Under current immigration law, a noncitizen subject to expedited removal from the United States is entitled to make a claim for asylum. Expedited removal applies to noncitizens who enter or attempt to enter the U.S. illegally or through fraud or misrepresentation. This results in either a denial of entry to the U.S. or removal from the U.S. without the opportunity to go before a judge.
Once the noncitizen has made an asylum claim, an asylum officer conducts a “credible fear” interview. The officer then determines if the noncitizen has demonstrated a “credible fear of persecution”. If the asylum officer rejects the claim, that rejection is reviewed by a supervising officer. If the supervising officer agrees with the asylum officer, that decision can be appealed to an immigration judge.
The Illegal Immigration Reform and Immigrant Responsibility Act (IIRIRA) limits a federal court’s review expedited removal in habeas corpus proceedings. A federal court may only review whether the petitioner: (1) is an alien, (2) was ordered removed from the United States, and (3) can prove by a preponderance of the evidence that he is a lawful permanent resident or a refugee or an asylum and his status has not been terminated. IIRIRA precludes federal courts from reviewing a determination that the petitioner lacks a credible fear of persecution.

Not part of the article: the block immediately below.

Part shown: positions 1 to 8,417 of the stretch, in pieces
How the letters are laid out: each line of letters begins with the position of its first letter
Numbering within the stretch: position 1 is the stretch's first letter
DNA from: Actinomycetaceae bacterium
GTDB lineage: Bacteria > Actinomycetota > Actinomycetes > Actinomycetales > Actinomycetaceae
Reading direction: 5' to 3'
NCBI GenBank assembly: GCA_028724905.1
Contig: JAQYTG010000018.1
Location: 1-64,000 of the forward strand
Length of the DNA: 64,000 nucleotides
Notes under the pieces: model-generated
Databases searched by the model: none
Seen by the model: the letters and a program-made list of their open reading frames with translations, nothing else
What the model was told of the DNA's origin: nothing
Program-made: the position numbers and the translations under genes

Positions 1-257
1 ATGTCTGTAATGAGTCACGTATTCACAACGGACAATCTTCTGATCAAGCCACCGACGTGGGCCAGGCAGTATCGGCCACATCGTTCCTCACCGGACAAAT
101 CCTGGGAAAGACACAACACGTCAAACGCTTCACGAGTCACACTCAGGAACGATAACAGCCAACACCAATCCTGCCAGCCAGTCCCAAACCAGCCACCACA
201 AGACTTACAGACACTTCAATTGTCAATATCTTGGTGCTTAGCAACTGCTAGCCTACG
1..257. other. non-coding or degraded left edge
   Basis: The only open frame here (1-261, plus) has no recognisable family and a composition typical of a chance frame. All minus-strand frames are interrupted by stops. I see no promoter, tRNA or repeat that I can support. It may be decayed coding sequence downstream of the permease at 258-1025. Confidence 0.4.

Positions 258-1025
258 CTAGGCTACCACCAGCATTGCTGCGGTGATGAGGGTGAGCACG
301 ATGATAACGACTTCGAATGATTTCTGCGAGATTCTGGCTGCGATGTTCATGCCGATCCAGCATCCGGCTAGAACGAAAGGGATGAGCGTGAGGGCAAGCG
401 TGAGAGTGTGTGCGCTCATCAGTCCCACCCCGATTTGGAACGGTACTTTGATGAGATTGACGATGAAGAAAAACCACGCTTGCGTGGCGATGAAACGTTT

The U.S. Supreme Court reviewed the constitutionality of this specific provision in Department of Homeland Security, et al. v. Thuraissigiam.
Vijayakumar Thuraissigiam, a Sri Lankan national, was stopped by U.S. Customs and Border Protection (CBP) after crossing the southern border without inspection. He was detained for expedited removal but made a claim that he feared persecution. He was given a credible fear interview. The asylum officer rejected his claim finding he offered no evidence of his eligibility for asylum. The supervising officer agreed with the decision. After hearing, an immigration judge also agreed. Mr. Thuraissigiam then filed a petition for habeas corpus in federal district court. The district court dismissed his petition. The district court found IIRIRA precluded it from reviewing the credible fear determination. On appeal, the Ninth Circuit Court of Appeals reversed, finding this provision of IIRIRA violates the Suspension Clause and the Due Process Clause of the U.S. Constitution.
On June 25, 2020, in a 5 – 4 decision, the U.S. Supreme Court reversed the Ninth Circuit. The Court found this provision of IIRIRA does not violate either the Suspension Clause or the Due Process Clause.
First, the Court found the Suspension Clause does not apply. The Suspension Clause of the U.S. Constitution provides that habeas corpus can only be suspended in cases of “rebellion” or “invasion.” Also, habeas is generally used to seek release from unlawful detention. Because Mr. Thuraissigiam sought an additional opportunity to obtain asylum, rather than release from custody, his claims were outside the scope of habeas corpus.
Second, the Court found noncitizens detained shortly after an unlawful entry to the U.S. only have those statutory rights provided by Congress. With regard to noncitizens in Mr. Thuraissigiam’s position, Congress provided the right to a determination of whether the noncitizen had a significant possibility of establishing his eligibility for asylum. Mr. Thuraissigiam was given that right. Thus his due process rights were not violated.